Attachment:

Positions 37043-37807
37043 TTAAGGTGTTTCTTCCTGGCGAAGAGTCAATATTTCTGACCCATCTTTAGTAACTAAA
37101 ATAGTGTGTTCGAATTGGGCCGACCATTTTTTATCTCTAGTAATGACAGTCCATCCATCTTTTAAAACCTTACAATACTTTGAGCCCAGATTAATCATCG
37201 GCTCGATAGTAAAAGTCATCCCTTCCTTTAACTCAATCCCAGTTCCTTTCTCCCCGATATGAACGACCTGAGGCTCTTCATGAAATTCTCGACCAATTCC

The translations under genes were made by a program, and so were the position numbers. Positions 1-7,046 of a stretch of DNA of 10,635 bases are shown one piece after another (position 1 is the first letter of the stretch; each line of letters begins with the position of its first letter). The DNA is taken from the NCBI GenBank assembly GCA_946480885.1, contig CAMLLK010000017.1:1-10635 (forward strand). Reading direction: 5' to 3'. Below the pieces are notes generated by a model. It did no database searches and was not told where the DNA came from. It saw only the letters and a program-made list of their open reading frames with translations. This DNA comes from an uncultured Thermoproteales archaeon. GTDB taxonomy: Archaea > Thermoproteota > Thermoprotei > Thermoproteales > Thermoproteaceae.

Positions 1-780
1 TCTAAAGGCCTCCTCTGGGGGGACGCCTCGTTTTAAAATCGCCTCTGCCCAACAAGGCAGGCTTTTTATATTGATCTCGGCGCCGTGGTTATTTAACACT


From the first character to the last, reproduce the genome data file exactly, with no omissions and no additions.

Positions 37043-37807
37043 TTAAGGTGTTTCTTCCTGGCGAAGAGTCAATATTTCTGACCCATCTTTAGTAACTAAA
37101 ATAGTGTGTTCGAATTGGGCCGACCATTTTTTATCTCTAGTAATGACAGTCCATCCATCTTTTAAAACCTTACAATACTTTGAGCCCAGATTAATCATCG
37201 GCTCGATAGTAAAAGTCATCCCTTCCTTTAACTCAATCCCAGTTCCTTTCTCCCCGATATGAACGACCTGAGGCTCTTCATGAAATTCTCGACCAATTCC

The translations under genes were made by a program, and so were the position numbers. Positions 1-7,046 of a stretch of DNA of 10,635 bases are shown one piece after another (position 1 is the first letter of the stretch; each line of letters begins with the position of its first letter). The DNA is taken from the NCBI GenBank assembly GCA_946480885.1, contig CAMLLK010000017.1:1-10635 (forward strand). Reading direction: 5' to 3'. Below the pieces are notes generated by a model. It did no database searches and was not told where the DNA came from. It saw only the letters and a program-made list of their open reading frames with translations. This DNA comes from an uncultured Thermoproteales archaeon. GTDB taxonomy: Archaea > Thermoproteota > Thermoprotei > Thermoproteales > Thermoproteaceae.

Positions 1-780
1 TCTAAAGGCCTCCTCTGGGGGGACGCCTCGTTTTAAAATCGCCTCTGCCCAACAAGGCAGGCTTTTTATATTGATCTCGGCGCCGTGGTTATTTAACACT